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142 raster datasets were used as a supporting form of information to ver ify and augment the vector data I created with the historic property deeds Data Methods for the Rosewood HP GIS The primary dataset created for the Rosewood HP GIS represents historic property boundaries and their transfer over time. The methodology invo lves the following five steps: identify the appropri ate historic property records, trans late the boundary information into a GIS file, ide ntify the owner in the census, a dd census data to the GIS, and contextually analyze the complimentary data. In the case of Rosewood, these steps are repeated hundreds of times for a period beginning in the 1880s and continuing to 1930. In this way, a diachronic dataset exists mapping the development A fairly simple and straightforward example illustrates the complexity of mapping historic property deeds. In 1878 C. B Dibble, one of the earliest white land owners in Rosewood, sold four acres to George Touliman (another white man). The property deed provides the following description of the land: commencing at a base stone described in a deed from the grantor to C. M. Jacobs sixty feet from the center of the Rail Road track and running northeasterly four hundred and twenty feet and parallel with the Road then at a right angle and running northwesterly fifteen hundred and twenty feet to the North East Corner of the lot h ereby conveyed to the party of the second part then running southwestern by and parallel with the Railroad four hundred twenty feet thence northwesterly and at a right angle four hundred twenty feet then northeasterly and at a right angle four hundred twen ty feet thence southeasterly four hundred twenty feet to the said North East Corner of the lot and containing four acres more or less Figure 4 5 illustrates the location of this piece of property as well as the process of mapping the boundaries. While t he property is a simple rectangle, locating its exact position and orientation in space is a difficult task. First, this required adding the Public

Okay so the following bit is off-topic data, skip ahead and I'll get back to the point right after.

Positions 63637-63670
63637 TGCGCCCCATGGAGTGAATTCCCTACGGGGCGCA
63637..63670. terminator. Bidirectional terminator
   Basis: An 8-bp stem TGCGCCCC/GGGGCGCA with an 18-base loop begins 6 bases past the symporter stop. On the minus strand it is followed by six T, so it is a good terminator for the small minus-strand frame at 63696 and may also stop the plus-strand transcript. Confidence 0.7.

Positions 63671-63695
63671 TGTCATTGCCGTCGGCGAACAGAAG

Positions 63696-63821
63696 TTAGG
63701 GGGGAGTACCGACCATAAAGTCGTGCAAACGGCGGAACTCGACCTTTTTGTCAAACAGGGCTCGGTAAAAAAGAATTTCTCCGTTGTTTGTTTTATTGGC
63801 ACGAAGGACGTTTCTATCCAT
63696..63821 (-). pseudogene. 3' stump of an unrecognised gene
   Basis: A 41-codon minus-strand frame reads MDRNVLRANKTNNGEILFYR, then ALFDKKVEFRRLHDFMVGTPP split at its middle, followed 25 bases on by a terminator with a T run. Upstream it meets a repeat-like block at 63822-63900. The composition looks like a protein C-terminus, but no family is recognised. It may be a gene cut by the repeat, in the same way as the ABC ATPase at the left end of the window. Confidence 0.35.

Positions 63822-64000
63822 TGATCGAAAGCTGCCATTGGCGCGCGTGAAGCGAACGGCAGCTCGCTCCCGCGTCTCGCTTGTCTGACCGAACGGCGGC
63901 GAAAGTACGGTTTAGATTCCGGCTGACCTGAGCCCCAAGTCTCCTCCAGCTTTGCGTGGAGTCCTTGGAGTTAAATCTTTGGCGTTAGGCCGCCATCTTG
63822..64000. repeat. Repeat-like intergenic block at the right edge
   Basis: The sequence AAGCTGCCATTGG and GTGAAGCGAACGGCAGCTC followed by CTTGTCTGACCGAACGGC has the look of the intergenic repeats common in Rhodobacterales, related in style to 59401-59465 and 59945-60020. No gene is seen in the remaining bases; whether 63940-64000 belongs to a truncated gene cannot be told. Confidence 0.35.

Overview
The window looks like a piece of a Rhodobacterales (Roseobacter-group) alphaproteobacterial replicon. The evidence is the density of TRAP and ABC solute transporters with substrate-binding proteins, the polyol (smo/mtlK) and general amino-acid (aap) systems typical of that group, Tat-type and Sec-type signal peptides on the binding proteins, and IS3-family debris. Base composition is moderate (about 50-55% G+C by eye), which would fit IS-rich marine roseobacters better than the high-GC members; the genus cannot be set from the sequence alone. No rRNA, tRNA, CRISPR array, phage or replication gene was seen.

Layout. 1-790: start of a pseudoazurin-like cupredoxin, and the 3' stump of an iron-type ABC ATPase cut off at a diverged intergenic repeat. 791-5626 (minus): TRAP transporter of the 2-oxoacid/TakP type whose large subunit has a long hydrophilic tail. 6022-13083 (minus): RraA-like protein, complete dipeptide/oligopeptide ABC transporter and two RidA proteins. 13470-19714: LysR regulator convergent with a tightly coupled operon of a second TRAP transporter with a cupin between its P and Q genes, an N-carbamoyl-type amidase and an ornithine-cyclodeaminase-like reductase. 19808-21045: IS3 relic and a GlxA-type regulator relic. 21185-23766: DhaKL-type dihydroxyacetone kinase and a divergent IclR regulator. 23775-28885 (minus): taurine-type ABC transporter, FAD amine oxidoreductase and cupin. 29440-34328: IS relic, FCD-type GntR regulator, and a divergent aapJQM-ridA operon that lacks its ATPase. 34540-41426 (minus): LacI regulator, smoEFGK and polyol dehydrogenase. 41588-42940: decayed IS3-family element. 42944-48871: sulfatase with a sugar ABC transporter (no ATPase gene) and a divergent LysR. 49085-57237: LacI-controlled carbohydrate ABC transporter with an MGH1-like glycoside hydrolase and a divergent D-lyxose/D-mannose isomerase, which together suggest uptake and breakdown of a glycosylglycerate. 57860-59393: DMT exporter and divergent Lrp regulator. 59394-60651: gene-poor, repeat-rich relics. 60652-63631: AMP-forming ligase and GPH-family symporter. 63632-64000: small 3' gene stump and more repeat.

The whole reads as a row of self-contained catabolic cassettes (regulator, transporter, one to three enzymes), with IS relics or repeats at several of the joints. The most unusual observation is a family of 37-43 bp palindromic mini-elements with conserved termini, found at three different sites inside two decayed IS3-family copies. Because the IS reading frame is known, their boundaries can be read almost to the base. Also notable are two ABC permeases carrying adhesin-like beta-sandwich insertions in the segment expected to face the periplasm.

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143 Land and Survey System (PLSS) grid to the GIS. The PLSS is used to divide lands into smaller and smaller uni ts, providing the Section, Township, and Range property descriptions common to most states. The PLSS begins by dividing land into six mile square townships, which are further divided into thirty six one mile square sections. These sections can be further d ivided into quarter sections, quarter quarter sections, or irregular lots. The corners of townships and sections were typically marked by semi permanent markers such as posts or large natural features like the stone described in the above property descript ion. Fortunately, accurate PLSS shapefiles are provided by that State of Florida Geographic Data Library. Once the PLSS data was added to the Rosewood HP GIS, the above property descriptions could be mapped by reconstructing the metes and bounds descriptio n as outlined in the historic deed R e creating the boundaries of the above property presents a fairly straightforward process. The above property is a simple square of 420 feet on each side. Other lands in Rosewood were commonly divided into irregular l ots, complicating the process of re bounds descriptions. A particularly difficult boundary to reconstruct was that sold by W. A. Sauls to Will Ingram (both white) in 1919. The deed does not p rovide any metes and bounds information, instead referencing an entire quarter section and stating that the deed includes all lands except those previously owned by Gordon, Masonic Lodge, King, Gordon, King, McCoy, Edwards, Morris, Ingram, AME Church, Will iams, and Hall. The deed goes on to list the individual deeds for each of these names. This one example highlights the jigsaw nature of reconstructing properties in rural areas where maps (e.g., Sanborn fire insurance maps) and town directories (e.g., Polk directories)